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Re: Some thoughts on a new installer

On Wed, 1 Nov 2000, Joey Hess wrote:

> I think you probably need to think this through some more.

Could be.

> > 2. In novice mode the harddisk is automatically zapped, partitioned, made
> > bootable without any additional fuss of questions.
> This is basically supported by the debian-installer design, by letting
> the user specify that they only want to see high-level debconf
> questions.


> Note that my design requires that the floppy contain merely:
> * a kernel
> * glue code
> * one set of installation media drivers (network drivers say)

Sounds very good!

> > 3. Essential packages are installed using dpkg in order of importance for
> > the system. Questions are asked as needed. One of the first modules to
> > install is presumablly debconf and apt.
> This is much harder than you make out. Read the nasty script in the
> boot-floppies source that does this now when creating the base tarball.
> It is not short, nor is it pretty. Bear in mind that dpkg has been known
> to use external programs (ar, tar, and even cat!), so you have to
> install all those types of things by hand too before you even have a
> working dpkg. Bootstrapping the rest of the base system from there isn't
> very pretty either. None of the packages in base declare depenancies on
> each other for one thing, and the unstated dependancies are highly
> intertwined.

You do not need the nasty scripts. This whole mess can be done away with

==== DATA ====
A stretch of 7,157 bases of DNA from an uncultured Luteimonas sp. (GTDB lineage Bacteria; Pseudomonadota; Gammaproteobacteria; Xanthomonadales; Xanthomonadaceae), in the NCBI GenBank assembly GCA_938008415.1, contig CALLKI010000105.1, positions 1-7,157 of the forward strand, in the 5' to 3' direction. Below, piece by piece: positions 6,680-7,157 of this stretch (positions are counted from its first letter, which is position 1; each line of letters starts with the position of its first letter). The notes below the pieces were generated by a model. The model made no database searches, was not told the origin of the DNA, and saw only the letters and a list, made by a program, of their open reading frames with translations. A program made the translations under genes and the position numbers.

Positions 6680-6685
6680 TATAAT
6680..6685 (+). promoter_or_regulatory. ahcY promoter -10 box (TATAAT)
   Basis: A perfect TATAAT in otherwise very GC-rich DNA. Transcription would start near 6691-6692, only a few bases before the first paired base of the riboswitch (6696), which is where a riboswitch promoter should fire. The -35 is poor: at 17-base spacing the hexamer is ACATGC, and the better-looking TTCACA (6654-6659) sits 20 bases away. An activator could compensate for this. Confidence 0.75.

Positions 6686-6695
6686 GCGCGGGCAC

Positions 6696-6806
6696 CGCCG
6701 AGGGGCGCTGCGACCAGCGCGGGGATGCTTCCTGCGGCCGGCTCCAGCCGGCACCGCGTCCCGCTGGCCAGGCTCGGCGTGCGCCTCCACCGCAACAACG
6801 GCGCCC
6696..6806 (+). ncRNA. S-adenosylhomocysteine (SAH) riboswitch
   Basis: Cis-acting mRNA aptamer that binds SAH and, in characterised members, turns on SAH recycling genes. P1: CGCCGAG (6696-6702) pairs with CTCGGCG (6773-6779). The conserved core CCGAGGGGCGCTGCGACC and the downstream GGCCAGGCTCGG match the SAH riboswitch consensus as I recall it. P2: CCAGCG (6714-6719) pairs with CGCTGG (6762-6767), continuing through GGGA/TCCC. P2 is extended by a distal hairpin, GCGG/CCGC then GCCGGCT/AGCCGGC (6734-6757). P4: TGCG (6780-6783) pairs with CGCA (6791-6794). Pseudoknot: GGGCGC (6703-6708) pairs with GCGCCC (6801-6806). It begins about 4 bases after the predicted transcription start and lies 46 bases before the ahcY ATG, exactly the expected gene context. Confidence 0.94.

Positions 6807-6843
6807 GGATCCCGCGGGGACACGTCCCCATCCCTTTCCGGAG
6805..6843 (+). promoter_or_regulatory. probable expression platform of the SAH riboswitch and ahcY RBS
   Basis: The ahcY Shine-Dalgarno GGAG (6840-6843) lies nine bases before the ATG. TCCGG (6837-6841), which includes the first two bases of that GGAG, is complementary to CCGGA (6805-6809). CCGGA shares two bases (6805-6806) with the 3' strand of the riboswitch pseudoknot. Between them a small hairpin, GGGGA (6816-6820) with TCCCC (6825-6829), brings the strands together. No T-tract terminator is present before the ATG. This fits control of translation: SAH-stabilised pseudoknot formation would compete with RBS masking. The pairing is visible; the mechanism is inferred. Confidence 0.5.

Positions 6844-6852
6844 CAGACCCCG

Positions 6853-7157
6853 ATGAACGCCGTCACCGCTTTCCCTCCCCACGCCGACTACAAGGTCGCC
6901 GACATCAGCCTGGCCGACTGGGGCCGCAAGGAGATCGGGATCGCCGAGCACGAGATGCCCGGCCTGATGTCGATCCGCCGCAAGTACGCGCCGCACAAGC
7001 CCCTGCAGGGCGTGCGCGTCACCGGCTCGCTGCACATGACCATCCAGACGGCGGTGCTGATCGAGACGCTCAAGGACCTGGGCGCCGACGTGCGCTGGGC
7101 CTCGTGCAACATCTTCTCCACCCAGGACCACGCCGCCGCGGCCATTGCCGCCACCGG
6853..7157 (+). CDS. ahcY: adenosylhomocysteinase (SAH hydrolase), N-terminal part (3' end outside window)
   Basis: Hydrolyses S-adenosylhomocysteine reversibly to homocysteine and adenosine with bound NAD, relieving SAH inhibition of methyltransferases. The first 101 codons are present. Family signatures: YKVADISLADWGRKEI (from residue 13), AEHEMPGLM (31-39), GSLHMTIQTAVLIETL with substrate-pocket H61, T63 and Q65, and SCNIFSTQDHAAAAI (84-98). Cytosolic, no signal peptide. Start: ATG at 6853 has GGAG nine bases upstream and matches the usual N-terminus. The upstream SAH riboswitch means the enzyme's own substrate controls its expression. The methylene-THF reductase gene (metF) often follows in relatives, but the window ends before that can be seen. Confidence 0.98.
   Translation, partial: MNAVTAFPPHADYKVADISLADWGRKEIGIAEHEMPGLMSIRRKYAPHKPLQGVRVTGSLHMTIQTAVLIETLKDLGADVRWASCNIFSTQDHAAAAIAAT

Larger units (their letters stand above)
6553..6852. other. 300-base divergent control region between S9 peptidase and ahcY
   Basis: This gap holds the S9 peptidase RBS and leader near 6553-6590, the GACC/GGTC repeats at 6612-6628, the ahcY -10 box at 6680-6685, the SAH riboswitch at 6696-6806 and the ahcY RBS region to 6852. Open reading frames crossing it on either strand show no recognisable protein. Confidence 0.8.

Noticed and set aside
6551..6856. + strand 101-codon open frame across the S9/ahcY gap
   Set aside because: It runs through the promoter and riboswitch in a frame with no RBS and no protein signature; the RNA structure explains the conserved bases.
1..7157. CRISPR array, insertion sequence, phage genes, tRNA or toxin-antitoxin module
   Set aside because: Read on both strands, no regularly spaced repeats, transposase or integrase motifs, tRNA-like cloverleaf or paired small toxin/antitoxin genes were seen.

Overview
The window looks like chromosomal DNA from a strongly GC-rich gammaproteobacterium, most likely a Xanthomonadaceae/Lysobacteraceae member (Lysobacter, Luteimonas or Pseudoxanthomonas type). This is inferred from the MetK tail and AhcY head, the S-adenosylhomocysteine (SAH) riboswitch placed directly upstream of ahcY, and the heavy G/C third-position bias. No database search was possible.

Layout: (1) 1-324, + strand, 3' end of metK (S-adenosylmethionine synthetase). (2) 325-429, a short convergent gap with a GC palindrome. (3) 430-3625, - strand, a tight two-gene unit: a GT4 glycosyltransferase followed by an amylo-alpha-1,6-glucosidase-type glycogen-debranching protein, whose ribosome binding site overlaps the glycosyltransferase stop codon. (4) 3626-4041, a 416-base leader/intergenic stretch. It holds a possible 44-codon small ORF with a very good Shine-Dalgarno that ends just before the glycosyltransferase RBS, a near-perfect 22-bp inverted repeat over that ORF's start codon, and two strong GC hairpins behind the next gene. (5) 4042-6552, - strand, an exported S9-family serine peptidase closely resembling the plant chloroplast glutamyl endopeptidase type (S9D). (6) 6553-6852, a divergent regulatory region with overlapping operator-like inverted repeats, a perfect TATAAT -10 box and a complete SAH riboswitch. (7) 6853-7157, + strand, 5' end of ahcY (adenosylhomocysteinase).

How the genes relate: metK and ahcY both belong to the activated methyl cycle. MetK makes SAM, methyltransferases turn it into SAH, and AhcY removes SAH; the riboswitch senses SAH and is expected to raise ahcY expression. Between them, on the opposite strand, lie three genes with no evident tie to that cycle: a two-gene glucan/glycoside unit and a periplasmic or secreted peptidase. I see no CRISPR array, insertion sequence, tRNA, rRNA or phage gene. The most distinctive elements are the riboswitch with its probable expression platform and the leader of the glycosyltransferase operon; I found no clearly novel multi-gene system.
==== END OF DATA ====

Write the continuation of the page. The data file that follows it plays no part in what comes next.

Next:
if you just build the system based on installing dpkg as the first
package and then gradually add other components.

> > Gradually the installation systems files are replaced by the
> > real(tm) debian stuff.
> That's disgusting (tm). See below.

Umm. Emotions aside what is the problem? Files are in the same locations
and one could even make a "package" that registers all those files.

> > 1. No base system needed.
> Yes, but what a disgusting hack. Besides, if we do work around all my
> objections 2 paragraphs above, the debian-installer could in theory do
> this just as well; building up the base system from individual debs
> without using a base tarball.

The problem is that you probably need additional space. You have two
systems to maintain: One is the installation system and the other one is
the operating system you are trying to build.

> > 2. No udebs needed.
> The udebs are there to distribute the work of writing and maintaining
> this thing into easily swallowed chunks. They are there to let advanced
> users craft customized installers by picking a collection of udebs that
> will be available on them. They are a *feature*. They also incur a 
> mere 11k of overhead; we already have the code written to deal with them.

That sounds good.

> > 4. The current boot-system can be simplified and used for two
> > purposes. The initial boot system as well as for a base for the future
> > installation.
> Again I think that's disgusting. I don't want *my* systems to rest on
> such a shaky foundation. I want every file and directory in them to be
> registered with dpkg and part of "real" Debian from the beginning.

There is nothing hindering you to register the installation system as dpkg
files. Does the .udeb scheme not include a registry for installed
files? The initial dpkg installation could include a initial database of
the files contained in the installation system for example.

> > 6. The detection of advanced hardware (such as video, mice etc) is
> > not necessary via the initial boot system. The initial boot system just
> > needs to provide one way to get to more .debs. Custom boot floppies could
> > be made for special media. 
> >
> > Boot-floppies could be generated for a CD boot which do not need NIC or
> > networking support.
> > 
> > Floppy installs could be customized for an installation via the
> > network. CD support eventually could be removed.
> All features shared with my design.


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